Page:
Why does array.concat copy the array rather than doing for(e...) array.push(e);

(Kyliathy) #1

I’ve just realized that array.concat creates a copy of the array and returns it. This requires an additional assignment, something I was never fond of.

Isn’t this less efficient than the following code which can be hosted in an Array static extension?

for (newElement in elements) array.push(newElement);

I’m probably missing something because if the above would have been more efficient, I’m pretty sure it would have been in Std since ages ago :smiley:.

In other words, why does array.concat create another copy?


(Juraj Kirchheim) #3

That’s how it’s defined in the ECMAScript standard for ages, so both flash and js implemented it that way. And FWIW even PHP does it that way:

So it’s not really a design choice. That said, you can just make a static extension:

class ArrayTools {
  static public function append<T>(target:Array<T>, toBeAdded:Array<T>) {
    for (x in toBeAdded) target.push(x);
    return target;

Then add using ArrayTools; to a toplevel import.hx and you’re all set :wink:


(Kyliathy) #4

Already did that my sibling :slight_smile:. Well, of course, not with all your bells and whistles of import.hx, mister haxor (yeah, knew about that too, I guess I’m graduating Haxe Noobs hopefully?)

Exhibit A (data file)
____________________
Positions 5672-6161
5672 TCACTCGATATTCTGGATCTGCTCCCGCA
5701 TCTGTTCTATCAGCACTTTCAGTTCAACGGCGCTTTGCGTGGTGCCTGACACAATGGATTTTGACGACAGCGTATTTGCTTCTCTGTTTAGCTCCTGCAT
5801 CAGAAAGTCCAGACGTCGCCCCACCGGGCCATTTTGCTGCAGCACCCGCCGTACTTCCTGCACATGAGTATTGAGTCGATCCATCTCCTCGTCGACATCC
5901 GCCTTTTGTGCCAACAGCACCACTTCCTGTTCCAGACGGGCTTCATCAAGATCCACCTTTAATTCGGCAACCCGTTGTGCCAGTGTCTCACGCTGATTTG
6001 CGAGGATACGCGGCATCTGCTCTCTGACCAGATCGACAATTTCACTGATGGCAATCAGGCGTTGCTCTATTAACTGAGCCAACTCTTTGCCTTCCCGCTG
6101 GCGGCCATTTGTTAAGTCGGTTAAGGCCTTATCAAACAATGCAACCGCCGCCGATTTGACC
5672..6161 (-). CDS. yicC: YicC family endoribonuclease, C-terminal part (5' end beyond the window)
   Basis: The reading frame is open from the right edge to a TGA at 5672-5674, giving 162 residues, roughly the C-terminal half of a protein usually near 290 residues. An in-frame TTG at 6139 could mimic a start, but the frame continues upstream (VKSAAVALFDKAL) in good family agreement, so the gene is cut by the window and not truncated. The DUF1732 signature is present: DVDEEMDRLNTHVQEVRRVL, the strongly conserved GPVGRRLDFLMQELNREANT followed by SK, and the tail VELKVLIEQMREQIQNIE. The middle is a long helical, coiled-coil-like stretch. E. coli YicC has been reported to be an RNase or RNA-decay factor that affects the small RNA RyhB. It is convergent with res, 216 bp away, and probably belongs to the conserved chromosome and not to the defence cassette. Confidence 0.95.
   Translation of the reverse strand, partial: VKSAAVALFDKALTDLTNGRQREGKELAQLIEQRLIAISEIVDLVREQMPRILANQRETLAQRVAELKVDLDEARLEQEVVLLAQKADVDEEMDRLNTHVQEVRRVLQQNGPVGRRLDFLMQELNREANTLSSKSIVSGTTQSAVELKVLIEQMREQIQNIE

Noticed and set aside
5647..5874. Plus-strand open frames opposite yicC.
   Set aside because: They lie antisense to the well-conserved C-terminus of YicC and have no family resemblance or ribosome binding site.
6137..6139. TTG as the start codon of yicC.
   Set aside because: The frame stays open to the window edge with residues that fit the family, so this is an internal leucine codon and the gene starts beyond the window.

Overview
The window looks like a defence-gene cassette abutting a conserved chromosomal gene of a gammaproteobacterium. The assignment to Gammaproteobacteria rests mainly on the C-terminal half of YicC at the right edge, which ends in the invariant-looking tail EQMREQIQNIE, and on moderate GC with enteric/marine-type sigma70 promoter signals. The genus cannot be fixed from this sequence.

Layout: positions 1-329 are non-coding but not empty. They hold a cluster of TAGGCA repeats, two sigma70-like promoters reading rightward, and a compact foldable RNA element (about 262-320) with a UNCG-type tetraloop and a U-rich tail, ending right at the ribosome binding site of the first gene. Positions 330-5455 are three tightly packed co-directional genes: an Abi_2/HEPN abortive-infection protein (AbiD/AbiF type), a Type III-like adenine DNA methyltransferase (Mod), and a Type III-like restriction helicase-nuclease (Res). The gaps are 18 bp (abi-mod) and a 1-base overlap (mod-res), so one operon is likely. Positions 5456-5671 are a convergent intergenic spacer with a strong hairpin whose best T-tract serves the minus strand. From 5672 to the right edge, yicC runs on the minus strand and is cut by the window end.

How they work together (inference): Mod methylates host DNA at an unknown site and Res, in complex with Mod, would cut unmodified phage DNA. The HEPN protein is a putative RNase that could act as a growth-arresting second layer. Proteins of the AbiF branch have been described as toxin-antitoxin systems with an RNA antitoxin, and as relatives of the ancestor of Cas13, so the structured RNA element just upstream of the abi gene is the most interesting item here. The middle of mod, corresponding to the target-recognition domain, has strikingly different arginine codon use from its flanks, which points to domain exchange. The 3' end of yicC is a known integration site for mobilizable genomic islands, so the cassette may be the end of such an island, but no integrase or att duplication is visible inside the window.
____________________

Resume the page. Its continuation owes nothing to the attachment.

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(Leo Bergman) #5

The reason why concat and many other array operations will return a copy is that methods that modifies the array tends to be an excellent footgun.
I would be more concerned with avoiding side effects than any marginal performance cost.

Since the need for actually doing an append instead is quite rare, having a function for it would encourage bad practices, and I would prefer to be explicit to make it obvious what is happening by simply doing b.forEach(val -> a.push(val)).


(Kyliathy) #6

Yeah, and I just realized that this would seriously annoy people that just want to do a for (element in originalArray.concat(some extra elements)).


(Mike Robinson) #7

“Footgun.”:smiley: … I’m gonna have to remember that one.

I think that everyone rightly assumes that library-calls do not have side-effects: they do not alter the parameters sent to them. If you want to modify the array, then, as Leo says, write a one-liner to do it, right then and there. With a comment to make it even more obvious.

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